I was a little confused because my short line was 6 5/8 inches, and my long line was 12 inches, which means that in a 12-inch span, the height of the roof rises  5 3/8 inches. Chuy (the project manager on my garage conversion project) said that I could go with either a 5/12 pitch or a 6/12 pitch for my portico, but he said that my house looked more like a 6/12 to him. So that’s what I went with.

And with the magic of Google and the help these nifty charts available online, I found that the angle needed to create a 6/12 pitch is 26.5 degrees.

roof pitch and angles

So I cut an 8-foot 2 x 4 in half, and then cut one end of each board with a 26.5-degree angle and screwed the two boards together using three deck screws. With the first truss roughly put together, I tested it by setting it on top of the brackets…

how to build a portico - 6 - screw together two pieces of 2 x 4 at an angle to form gable over door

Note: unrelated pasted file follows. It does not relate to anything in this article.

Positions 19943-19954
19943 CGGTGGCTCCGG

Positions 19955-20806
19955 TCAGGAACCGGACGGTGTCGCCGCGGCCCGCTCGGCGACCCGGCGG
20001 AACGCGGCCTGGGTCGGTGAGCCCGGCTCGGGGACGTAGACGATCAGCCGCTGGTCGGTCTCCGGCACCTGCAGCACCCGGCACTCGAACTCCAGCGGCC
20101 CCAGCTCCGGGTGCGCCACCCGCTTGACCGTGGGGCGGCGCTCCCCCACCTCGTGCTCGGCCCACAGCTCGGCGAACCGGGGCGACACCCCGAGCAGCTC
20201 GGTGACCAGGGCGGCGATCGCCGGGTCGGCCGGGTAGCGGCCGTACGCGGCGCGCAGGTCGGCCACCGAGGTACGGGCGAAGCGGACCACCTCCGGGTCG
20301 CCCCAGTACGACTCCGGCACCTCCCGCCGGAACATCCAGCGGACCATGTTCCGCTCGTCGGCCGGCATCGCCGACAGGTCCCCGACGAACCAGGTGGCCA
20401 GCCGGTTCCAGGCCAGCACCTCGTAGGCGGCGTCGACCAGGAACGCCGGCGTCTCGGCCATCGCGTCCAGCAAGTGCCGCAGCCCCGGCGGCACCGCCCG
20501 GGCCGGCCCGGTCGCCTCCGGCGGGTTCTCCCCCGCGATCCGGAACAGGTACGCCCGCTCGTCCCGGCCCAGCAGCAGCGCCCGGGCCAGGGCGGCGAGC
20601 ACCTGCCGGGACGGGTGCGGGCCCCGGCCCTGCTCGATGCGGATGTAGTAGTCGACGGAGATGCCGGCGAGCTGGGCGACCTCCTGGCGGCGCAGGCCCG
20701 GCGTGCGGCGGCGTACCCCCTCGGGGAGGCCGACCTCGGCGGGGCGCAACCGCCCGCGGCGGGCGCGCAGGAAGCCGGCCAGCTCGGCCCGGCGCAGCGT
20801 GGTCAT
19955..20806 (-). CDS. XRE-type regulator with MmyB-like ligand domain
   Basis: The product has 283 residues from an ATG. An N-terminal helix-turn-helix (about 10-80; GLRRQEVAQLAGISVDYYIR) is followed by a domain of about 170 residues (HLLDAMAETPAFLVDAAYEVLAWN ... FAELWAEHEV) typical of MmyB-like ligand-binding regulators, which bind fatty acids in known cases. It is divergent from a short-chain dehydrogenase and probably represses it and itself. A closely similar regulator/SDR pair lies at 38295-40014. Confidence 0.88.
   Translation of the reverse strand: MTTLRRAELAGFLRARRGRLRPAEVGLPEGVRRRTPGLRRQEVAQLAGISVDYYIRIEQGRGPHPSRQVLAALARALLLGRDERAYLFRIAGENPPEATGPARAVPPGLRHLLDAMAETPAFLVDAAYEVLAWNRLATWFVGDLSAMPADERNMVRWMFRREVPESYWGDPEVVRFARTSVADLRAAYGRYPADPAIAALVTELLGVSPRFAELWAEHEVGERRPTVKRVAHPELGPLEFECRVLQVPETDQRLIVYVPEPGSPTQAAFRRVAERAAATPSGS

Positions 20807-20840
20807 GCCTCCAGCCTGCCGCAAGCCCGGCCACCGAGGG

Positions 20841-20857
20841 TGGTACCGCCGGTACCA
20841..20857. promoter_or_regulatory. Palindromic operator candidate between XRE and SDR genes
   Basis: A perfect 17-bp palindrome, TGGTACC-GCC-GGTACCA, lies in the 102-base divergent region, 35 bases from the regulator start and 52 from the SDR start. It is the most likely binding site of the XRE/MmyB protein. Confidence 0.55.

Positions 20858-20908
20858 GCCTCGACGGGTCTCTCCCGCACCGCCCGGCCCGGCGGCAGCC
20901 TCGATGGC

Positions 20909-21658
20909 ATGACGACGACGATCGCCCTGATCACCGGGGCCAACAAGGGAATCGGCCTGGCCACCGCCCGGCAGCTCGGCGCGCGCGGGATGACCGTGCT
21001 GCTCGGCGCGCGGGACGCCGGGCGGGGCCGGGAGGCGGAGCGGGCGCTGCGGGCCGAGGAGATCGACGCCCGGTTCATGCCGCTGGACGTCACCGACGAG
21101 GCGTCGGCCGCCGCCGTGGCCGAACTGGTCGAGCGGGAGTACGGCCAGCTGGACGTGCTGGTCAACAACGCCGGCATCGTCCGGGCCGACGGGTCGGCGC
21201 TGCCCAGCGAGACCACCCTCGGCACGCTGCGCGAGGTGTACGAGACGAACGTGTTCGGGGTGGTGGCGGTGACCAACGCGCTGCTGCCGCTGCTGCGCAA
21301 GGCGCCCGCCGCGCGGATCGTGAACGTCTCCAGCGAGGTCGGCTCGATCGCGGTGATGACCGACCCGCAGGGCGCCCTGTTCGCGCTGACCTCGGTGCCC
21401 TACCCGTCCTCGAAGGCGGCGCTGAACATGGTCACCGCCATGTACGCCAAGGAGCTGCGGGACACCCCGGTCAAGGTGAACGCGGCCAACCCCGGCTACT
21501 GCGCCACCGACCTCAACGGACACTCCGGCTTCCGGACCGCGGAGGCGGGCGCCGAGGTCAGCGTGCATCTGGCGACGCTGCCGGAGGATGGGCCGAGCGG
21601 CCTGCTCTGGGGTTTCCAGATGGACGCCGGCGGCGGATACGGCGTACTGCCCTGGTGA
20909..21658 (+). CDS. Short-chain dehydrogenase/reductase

I had marked and measured the middle of the door so that I knew exactly where the peak of the truss needed to go.

how to build a portico - 7 - mark center of door to know where peak needs to go

Once I had the truss in place, I used a pencil to place marks on the truss right where the outside of the brackets met the truss. I did that on both sides.

how to build a portico - 8 - mark where outside of brackets meet the truss

I transferred that mark to the face of the board at a 26.5-degree angle. If your miter saw has a laser guide, you can use that laser line to know where to draw the line at that angle. Then I measured and cut the board 4 inches from the pencil line using the same angle. I repeated that on the other side.

how to build a portico - 9 - mark and cut the ends of the truss pieces

Next, I measured up on that same line 1.5 inches and placed a mark. Then I repeated that on the other side.

how to build a portico - 10 - mark and measure for cutout on trusses

And then using a long straight edge (i.e., a 1 x 4 board), I lined up the straight edge with the marks I just made and drew the horizontal lines.

how to build a portico - 11 - use straight edge to finish drawing cutout for truss